EVA Airways yesterday announced that it would fire a flight attendant who said in a Line group chat that she would add “extras” to a specific pilot’s food, as her remark had caused panic over flight safety.
The attendant, surnamed Kuo (郭), was fired after EVA’s disciplinary committee decided to give her two demerits and dismiss her, the Taoyuan Flight Attendants’ Union said.
Screenshots of Kuo’s remarks on the messaging app began circulating on Sunday night on the Internet, including one with a photograph of a pilot and the text: “This man is going to get extras in his entree.”
Photo: Wang Yi-sung, Taipei Times
“Kuo crossed a red line when she said that she would put extras in the pilot’s meal, which would likely harm the pilot’s safety and thus endanger flight safety,” EVA deputy spokesman Eric Lin (林司忠) told the Taipei Times by telephone.
Her comment that she would give those who quit the strike and returned to work before the strike ended on Tuesday last week a terrible time were not tolerable, but were not the main reason that EVA decided to dismiss her, Lin said.
Kuo made that remark in a private conversation and explained at a meeting on Wednesday that she had been joking, but her message indicated that she had intended to harm the pilot, Lin said.
Kuo worked at EVA for more than seven years and had been promoted to deputy purser, so she should have known that EVA would not tolerate employees making jokes about flight safety, Lin said.
She could appeal the dismissal within 14 days with the department in which she had worked, EVA said in a statement.
Meanwhile, the union called the sacking an overinterpretation of remarks made privately, which could infringe upon employees’ freedom of speech and privacy.
The move also raises concerns about EVA trying to retaliate against union members for the strike, the union said in a statement.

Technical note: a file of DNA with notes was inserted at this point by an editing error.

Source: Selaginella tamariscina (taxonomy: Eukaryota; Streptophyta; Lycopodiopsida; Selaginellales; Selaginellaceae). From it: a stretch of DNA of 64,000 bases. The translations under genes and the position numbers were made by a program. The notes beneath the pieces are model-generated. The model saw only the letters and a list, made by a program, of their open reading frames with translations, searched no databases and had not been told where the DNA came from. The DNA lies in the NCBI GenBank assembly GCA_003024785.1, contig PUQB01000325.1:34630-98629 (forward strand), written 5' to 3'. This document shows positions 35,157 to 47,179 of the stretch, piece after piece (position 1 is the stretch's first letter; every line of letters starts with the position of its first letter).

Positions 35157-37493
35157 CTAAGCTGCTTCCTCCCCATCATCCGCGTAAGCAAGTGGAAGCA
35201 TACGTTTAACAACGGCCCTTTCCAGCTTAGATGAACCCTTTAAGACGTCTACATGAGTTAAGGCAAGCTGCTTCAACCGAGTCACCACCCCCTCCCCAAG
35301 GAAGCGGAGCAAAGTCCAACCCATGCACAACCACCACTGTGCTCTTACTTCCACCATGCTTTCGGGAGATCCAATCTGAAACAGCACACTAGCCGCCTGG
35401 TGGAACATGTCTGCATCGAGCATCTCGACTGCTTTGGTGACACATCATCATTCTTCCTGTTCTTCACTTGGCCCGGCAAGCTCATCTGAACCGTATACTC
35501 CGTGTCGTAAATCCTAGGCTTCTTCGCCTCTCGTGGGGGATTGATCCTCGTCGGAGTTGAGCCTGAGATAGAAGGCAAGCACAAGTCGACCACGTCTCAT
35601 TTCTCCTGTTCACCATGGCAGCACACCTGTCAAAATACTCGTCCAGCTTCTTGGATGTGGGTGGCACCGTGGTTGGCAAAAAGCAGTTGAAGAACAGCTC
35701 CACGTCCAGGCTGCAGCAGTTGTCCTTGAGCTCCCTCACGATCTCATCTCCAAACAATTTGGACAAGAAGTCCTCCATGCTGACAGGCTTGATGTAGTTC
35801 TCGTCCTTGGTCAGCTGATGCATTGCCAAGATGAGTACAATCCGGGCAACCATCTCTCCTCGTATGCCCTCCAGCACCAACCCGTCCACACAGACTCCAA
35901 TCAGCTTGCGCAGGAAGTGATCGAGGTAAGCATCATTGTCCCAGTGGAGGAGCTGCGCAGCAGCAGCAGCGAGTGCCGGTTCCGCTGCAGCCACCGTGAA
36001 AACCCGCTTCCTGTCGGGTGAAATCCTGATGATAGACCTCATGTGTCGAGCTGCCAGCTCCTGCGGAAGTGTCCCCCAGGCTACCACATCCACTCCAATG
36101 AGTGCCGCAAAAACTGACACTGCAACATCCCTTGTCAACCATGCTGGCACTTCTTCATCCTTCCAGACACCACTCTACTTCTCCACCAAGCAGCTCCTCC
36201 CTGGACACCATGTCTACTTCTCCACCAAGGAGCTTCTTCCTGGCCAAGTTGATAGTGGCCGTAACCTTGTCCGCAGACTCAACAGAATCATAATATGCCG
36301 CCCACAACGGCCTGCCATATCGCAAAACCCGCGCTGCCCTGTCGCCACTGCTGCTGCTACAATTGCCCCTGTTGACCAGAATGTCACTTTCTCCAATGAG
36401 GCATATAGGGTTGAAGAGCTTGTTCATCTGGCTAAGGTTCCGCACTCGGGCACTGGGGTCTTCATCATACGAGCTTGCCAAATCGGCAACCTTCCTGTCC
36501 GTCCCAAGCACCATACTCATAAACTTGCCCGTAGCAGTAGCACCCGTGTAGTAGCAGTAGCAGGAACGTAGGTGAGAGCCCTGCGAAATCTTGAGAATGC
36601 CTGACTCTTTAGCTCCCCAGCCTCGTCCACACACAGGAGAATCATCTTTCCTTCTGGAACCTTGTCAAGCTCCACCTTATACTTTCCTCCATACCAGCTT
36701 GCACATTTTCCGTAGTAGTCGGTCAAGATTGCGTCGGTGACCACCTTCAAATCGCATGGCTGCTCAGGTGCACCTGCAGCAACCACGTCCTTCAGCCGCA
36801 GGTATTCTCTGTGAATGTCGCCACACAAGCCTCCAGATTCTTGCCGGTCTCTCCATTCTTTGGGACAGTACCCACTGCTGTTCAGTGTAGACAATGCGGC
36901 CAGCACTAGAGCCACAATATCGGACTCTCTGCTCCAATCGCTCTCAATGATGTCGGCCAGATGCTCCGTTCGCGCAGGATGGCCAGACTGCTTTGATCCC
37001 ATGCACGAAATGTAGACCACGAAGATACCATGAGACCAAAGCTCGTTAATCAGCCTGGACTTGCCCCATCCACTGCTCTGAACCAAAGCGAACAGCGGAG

The union had initially said that the screenshots could have been fabricated, but after EVA reported them to the police, the union issued a statement from Kuo on Tuesday saying that they were authentic and apologizing to the public.
“Kuo’s remarks were indeed inappropriate, but the person who really caused fear among the public over flight safety was whoever took the screenshots of the conversation and distributed them online,” union board member Genie Tuan (段嘉蕙) said.
Kuo had meant her remark as a joke, believing the online chat group was a safe place to speak her mind, Tuan said.
“She had no intention of bullying anyone or compromising flight safety,” Tuan added.
The chat group was set up for a number of flight attendants who joined EVA in 2011 and has 34 people in it, although many no longer work at the airline, and it is unclear who leaked the messages, Tuan said.
The union would discuss its next step with Kuo and lawyers, union deputy secretary Chou Sheng-kai (周聖凱) said.
If the issue cannot be resolved internally, the union would consider other channels, such as the local labor department, the Ministry of Labor or the judicial system, he said.
Minister of Transportation and Communications Lin Chia-lung (林佳龍) said that his ministry respects the company’s handling of the issue.